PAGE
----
Rolex and Hennessy
Creativity Marketing Transformation

OGs Reign Supreme: Lessons in Digital Storytelling from Heritage Brands

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I told ya’ll that I’m really not a hipster, but I will admit that I have one of those Herschel backpacks that hipsters in the city love. Herschel, a bag manufacturer, makes backpacks that scream “vintage-cool-heritage-brand-been-around-forever-lumbersexual-utility!” In actuality, the brand is only six years old.

Herschel backpacks for a hipsterWith a bit of savvy and remarkable digital storytelling, Herschel has managed to do what many true heritage brands cannot: It’s captured the essence of a trustworthy, “authentic” company that’s been around for ages while going straight for the Millennial jugular. But, what is it that makes a heritage brand “heritage?” And, more perplexingly, how can brands that have been around forever, whose reputations proceed them, transition into the digital age without cheapening their steadfast brand stories? Is digital marketing inherently cheaper than iconic print ad campaigns? Cozy up under your Woolrich blanket and pour a cup of craft coffee in your Coleman camp mug as we consider these questions and more.

Nostalgia for the Forgotten Past

Nostalgia is a powerful tool for marketing. Many brands appeal to emotion with nostalgia, but not all brands actually have a past to lean on. As Herschel has proven, that doesn’t always matter. The current throwback-heavy aesthetic in popular culture has pushed nostalgia marketing to the forefront, but the term nostalgia is widely misunderstood; it’s more of an emotional connection to something that feels warm, sepia-toned, fuzzy, and authentic than it is an actual tie to history. This is encouraging for brands that don’t have a lengthy track record but deal in vintage-feeling goods.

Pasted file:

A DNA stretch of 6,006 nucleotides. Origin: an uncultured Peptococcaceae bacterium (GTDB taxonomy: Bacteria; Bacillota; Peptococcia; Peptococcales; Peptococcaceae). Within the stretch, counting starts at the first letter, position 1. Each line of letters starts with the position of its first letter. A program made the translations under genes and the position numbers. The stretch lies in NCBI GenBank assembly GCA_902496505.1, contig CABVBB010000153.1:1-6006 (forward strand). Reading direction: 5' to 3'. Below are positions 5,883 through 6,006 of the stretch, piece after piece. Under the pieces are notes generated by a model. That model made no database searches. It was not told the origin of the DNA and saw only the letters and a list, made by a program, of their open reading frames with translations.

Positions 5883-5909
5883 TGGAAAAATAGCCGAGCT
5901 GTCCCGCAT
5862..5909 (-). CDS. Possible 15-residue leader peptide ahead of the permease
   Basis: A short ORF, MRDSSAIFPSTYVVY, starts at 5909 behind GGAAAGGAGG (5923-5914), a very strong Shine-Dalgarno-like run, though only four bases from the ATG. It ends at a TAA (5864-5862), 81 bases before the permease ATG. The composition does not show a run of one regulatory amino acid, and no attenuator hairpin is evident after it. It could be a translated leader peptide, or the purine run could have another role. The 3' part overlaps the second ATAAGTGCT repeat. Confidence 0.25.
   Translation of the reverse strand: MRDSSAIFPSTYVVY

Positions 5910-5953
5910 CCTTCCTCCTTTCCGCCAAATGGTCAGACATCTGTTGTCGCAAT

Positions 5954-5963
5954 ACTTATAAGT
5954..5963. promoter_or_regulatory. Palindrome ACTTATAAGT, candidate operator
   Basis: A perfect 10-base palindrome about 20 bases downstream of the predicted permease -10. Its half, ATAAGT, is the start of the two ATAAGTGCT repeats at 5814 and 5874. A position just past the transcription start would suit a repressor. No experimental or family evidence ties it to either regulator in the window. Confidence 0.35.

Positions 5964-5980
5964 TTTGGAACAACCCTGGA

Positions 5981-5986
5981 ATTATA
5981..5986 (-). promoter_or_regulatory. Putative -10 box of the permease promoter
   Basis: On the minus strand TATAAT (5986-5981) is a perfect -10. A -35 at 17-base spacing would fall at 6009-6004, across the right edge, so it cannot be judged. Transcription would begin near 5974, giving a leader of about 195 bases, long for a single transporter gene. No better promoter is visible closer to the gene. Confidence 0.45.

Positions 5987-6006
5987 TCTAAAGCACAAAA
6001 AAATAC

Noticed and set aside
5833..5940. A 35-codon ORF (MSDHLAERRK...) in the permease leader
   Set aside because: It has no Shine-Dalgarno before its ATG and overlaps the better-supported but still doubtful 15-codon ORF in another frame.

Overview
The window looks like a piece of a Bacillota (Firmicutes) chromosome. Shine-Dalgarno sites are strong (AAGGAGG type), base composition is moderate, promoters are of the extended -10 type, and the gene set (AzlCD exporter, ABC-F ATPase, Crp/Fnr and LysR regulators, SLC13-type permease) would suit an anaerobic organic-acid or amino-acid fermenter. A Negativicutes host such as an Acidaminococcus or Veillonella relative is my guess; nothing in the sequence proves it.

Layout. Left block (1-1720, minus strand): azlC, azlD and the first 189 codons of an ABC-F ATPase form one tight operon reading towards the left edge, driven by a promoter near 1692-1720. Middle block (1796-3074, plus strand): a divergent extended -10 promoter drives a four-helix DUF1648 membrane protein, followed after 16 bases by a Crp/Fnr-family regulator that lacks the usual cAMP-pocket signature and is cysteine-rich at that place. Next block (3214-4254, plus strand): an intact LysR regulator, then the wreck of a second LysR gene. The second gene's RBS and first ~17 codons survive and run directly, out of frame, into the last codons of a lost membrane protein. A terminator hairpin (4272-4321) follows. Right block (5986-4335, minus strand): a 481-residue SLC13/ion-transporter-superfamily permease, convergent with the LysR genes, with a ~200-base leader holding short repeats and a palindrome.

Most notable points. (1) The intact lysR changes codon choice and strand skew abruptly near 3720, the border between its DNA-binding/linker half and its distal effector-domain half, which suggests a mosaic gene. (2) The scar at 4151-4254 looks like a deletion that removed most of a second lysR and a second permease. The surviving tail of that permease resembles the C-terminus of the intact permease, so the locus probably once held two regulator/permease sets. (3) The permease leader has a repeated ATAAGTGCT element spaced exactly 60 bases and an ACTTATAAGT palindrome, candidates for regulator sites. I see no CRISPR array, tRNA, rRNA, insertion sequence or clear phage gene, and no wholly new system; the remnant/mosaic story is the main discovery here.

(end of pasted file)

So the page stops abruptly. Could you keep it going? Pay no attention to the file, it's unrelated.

It’s also confusing for heritage brands that lean on their reputations to sell products that are time-tested but decidedly not “vintage.” These brands do something different—they have a timeless, self-fulfilling reputation to maintain. Their vaunted status is the envy of their peers and competition, but it’s also an unwieldy burden for their marketing departments. How do you navigate digital storytelling for a product or company that predates the Internet? And the telephone!?

light at the end

A Timely Case Study

Rolex, a name which needs no introduction, was a famously late entry to the social media world. The brand did not make its social debut until it started a very limited YouTube channel in 2012. It only joined Facebook last year, which is so shockingly late to the party that many traditional brand advisors might ask, “Why bother?”

And yet, the Rolex Facebook page has proven that the old adage “Better late than never,” might as well read, “Better late than early.” It’s not that the brand was ignorant to the power of the Internet, but rather it knew the value of its reputation and knew that it could withstand a (very) late entry to ensure that it had gathered all the data necessary to make a tactful entry to each respective channel. The move paid off—its likes and followers do not belie a brand that’s been on social media for a year, and it consistently ranks near the very top of all large brands when it comes to social listening—analyzing brand mentions on social media to tailor content and provide people with relevant posts (so long as it fits the brand’s larger storytelling goals).

Beer, Bond…Facebook?